Everything I write in my suspense/thrillers is colored by perception. The events that unfold are told through the lens of a particular character, whether it's the Irish detective Ryan O'Clery, the psychic spy Vicki Boyd, the Irish CIA operative Dylan Maguire, or others. It's their background, their position in the story, and all that makes them who they are, that slants the action in one way or another.
To see just how critical perception is, just look at the world through an animal's eyes. I have three dogs - a collie, a Jack Russell, and a Jack Russell mix. Every day someone pulls in front of my house and stops for anywhere from a few seconds to a minute. Each time, the dogs rush through the doggie doors, descend together in front of the gate at the end of the driveway and bark their heads off. And each time they frighten the intruder away. Yet he's back at the same time the next day - except he takes Sundays off.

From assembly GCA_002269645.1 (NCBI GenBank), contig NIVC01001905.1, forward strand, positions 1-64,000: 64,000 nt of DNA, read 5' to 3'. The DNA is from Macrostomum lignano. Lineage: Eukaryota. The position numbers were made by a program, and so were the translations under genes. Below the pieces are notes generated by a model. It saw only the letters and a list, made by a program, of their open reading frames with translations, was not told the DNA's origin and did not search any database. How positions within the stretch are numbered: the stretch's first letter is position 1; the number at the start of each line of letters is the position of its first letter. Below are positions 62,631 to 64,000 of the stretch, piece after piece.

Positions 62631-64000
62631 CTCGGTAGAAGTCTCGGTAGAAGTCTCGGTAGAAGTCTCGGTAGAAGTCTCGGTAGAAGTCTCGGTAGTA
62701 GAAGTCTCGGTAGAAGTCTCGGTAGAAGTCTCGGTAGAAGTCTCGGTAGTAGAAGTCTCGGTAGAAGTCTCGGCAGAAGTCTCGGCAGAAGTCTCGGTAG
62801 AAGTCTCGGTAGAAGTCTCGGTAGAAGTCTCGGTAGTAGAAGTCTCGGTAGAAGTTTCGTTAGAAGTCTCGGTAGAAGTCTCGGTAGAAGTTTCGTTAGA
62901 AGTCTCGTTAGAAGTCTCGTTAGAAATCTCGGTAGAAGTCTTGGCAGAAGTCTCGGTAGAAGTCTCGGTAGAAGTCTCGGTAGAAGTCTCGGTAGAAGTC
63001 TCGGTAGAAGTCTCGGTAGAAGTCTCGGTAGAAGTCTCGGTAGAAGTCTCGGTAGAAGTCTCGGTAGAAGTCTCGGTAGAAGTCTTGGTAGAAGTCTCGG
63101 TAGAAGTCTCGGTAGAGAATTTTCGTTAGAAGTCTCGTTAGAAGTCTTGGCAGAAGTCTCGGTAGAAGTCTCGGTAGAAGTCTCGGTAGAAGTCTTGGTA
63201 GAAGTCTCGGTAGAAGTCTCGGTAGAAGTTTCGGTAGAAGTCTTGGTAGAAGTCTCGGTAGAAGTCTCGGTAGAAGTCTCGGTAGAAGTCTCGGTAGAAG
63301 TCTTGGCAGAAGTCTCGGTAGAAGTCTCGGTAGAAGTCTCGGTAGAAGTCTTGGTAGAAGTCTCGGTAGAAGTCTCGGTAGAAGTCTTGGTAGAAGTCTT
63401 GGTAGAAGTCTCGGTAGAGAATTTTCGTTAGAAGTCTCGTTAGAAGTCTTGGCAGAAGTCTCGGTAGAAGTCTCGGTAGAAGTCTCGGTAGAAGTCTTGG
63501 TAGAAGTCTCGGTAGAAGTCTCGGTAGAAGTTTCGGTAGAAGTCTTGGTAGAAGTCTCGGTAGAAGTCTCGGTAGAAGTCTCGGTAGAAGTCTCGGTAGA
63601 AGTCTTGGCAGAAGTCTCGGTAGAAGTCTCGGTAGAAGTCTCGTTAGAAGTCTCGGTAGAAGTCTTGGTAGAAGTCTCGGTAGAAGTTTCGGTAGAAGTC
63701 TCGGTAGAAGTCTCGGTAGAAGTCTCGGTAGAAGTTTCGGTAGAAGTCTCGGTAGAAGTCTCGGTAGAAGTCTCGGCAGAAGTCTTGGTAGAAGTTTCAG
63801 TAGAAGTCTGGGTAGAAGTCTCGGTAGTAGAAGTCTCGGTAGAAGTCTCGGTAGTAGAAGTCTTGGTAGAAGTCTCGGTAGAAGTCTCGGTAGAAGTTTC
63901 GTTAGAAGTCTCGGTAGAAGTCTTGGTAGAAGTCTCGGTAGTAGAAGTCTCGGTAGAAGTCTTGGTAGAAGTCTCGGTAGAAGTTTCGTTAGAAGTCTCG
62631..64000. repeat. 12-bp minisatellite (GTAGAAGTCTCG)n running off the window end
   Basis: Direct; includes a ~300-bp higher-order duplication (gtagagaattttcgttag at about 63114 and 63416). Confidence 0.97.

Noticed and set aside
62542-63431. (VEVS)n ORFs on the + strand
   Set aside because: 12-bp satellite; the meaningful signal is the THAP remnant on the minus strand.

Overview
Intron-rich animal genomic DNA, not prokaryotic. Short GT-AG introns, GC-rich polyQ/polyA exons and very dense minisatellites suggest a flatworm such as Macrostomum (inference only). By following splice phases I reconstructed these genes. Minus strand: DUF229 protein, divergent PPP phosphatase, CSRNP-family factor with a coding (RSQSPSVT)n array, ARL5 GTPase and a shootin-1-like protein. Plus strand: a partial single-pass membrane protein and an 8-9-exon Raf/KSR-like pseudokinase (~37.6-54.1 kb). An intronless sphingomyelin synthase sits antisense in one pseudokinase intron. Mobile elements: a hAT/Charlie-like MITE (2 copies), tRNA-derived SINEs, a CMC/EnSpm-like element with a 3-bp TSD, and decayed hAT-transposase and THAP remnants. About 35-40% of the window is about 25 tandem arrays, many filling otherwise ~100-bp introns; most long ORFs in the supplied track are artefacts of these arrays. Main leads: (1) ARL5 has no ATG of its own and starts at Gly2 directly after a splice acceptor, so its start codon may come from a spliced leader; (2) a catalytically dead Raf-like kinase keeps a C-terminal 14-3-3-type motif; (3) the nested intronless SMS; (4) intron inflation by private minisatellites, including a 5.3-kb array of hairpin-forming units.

To my dogs, they have protected my house and its inhabitants. They have pulled together, ready to fight, ready to warn everyone within hearing distance of the stranger at the edge of our property. They remain ever diligent for more intruders, ready to repeat the performance whenever another threat is detected.
Who is this stranger, who pulls in front of my home? Who stops his car and then pulls away after a few seconds - or up to a full minute - later?
It's the mailman.
In a book, it is the unknown that increases the suspense. It is seeing things through a character's eyes when the character has not yet figured things out. Of course, for it to be a good read, a satisfying read, at the end the stranger can't be a mailman - unless, like Three Days of the Condor, he comes bearing weapons with the intent to kill.
Sometimes, it's all in perception.